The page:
Almost every organization must protect its intellectual property, and an RMF applies just as much to this type of property as it does to your assets and data. You’re vulnerable to potential Intellectual Property theft if you offer, sell, provide, or distribute products or services that give you a competitive advantage. An effective RMF can help you protect your company against potential losses of competitive edge, legal risks, or business opportunities.
What Are Some Examples of Risk Management Frameworks?
Against the possible benefits of creating a customized RMF, enterprises must weigh the pros of using a tried-and-tested framework. Using an existing RMF allows you to draw on the experiences of others, so it’s crucial to explore current examples of risk management frameworks.
Various risk management frameworks exist, including the following:
NIST Cybersecurity Framework
The NIST Cybersecurity Framework (CSF) is a flexible set of guidelines meant to mitigate business risks and strengthen overall business security. NIST CSF is based on existing policies, standards, and practices for US private businesses to better manage and limit cybersecurity risk.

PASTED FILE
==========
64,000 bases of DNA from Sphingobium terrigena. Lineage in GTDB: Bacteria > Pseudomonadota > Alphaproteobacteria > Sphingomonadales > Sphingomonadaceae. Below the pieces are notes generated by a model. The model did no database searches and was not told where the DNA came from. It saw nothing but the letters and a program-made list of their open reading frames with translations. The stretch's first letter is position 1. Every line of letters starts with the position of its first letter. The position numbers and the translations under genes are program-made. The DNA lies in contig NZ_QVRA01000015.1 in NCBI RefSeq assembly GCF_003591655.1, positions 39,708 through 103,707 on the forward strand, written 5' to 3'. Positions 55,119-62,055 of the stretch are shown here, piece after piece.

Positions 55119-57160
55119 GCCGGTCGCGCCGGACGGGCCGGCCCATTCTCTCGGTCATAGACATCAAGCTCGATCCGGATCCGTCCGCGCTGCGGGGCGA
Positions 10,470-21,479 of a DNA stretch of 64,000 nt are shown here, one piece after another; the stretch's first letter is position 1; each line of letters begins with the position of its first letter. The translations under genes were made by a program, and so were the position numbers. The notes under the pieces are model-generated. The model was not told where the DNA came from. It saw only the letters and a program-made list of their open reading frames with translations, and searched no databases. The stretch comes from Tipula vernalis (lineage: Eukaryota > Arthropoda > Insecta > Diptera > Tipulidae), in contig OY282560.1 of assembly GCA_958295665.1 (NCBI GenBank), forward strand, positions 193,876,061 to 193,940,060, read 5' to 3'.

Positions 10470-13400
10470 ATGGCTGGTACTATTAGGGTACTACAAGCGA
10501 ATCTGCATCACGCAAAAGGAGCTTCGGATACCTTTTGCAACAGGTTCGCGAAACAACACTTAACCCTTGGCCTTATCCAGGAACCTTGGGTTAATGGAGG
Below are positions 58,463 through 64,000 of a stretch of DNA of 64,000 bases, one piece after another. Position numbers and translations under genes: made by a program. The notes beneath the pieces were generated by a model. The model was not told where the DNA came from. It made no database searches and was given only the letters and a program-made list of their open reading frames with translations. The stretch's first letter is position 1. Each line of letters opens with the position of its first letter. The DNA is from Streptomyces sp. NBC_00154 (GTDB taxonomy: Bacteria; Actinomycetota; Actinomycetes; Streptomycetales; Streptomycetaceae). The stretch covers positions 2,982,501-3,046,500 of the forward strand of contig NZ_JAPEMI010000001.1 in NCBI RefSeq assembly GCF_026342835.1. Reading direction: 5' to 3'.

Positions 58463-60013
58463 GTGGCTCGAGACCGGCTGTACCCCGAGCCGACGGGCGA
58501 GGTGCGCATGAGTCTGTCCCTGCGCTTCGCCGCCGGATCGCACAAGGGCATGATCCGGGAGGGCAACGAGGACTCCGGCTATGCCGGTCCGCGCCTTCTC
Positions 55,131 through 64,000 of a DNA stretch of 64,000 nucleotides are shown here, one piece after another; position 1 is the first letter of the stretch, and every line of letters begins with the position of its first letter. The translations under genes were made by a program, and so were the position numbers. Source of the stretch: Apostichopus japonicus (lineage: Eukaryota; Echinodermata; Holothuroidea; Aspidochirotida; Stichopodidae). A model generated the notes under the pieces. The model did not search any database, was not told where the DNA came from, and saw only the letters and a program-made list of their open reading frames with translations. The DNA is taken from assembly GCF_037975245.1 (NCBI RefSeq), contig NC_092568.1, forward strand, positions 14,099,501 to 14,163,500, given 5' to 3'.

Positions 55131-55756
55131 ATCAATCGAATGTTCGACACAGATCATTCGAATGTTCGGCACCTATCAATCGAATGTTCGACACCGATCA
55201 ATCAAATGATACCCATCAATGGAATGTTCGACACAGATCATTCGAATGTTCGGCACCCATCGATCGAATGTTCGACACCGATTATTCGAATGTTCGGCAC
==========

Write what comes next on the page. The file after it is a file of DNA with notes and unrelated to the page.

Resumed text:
Besides helping businesses to identify, prevent, and mitigate cyberattacks, this framework also aims to enhance risk management communications and cybersecurity among external and internal stakeholders.
COBIT Risk Management Framework
The Control Objectives for Information and Related Technology is a risk management framework that governs the management and governance of organizational IT. The Information Systems Audit and Control Association (ISACA) established this framework to set reliable auditing guidelines, as computers and information systems play a crucial role in financial systems.
COSO Enterprise Risk Management Framework
The Committee of Sponsoring Organizations (COSO) established this framework to help organizations manage their business risk. This framework was established in 2004, but COSO has updated it several times as risk management strategies have evolved.
One of the pros of the COSO ERM framework is that it facilitates greater transparency around business risk, benefiting ERM stakeholders and employees. Also, it serves as a lens through which an organization can assess its ability to align its risks with performance and strategy.
This global security standard regulates data security via a code of regulations for information security management. ISO/IEC 27001 issues various standards covering multiple aspects of information security, including information technology, information security management systems (ISMS), information security requirements, and information security techniques. You can leverage this cybersecurity risk management framework to implement robust risk controls to limit and eliminate risks.